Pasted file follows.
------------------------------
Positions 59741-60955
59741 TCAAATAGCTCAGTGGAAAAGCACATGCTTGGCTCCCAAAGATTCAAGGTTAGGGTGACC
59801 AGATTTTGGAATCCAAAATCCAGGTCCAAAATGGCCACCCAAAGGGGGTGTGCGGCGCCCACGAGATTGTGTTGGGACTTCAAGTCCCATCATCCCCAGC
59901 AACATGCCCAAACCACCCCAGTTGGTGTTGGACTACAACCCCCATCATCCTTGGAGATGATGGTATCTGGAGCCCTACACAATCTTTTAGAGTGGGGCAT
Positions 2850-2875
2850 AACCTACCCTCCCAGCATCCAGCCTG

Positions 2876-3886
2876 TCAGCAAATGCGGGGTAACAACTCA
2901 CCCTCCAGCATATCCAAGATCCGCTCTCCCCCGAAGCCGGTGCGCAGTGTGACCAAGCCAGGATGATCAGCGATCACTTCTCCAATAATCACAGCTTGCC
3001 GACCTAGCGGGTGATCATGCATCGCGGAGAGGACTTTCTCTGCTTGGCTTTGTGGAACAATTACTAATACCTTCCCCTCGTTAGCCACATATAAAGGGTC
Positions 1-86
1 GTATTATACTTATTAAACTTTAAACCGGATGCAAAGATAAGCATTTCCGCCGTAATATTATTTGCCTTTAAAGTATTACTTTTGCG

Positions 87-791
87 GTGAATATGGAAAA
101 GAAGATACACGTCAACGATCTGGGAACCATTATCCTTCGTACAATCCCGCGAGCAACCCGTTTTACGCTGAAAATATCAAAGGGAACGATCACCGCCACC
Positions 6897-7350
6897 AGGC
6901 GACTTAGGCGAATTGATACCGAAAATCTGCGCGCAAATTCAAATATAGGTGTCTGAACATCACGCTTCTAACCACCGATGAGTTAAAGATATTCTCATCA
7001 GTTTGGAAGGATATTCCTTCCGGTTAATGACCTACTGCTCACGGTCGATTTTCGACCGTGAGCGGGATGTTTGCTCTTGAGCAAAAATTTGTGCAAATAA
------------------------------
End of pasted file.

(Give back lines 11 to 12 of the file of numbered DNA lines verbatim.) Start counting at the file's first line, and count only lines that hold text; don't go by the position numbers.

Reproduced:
Positions 1-86
1 GTATTATACTTATTAAACTTTAAACCGGATGCAAAGATAAGCATTTCCGCCGTAATATTATTTGCCTTTAAAGTATTACTTTTGCG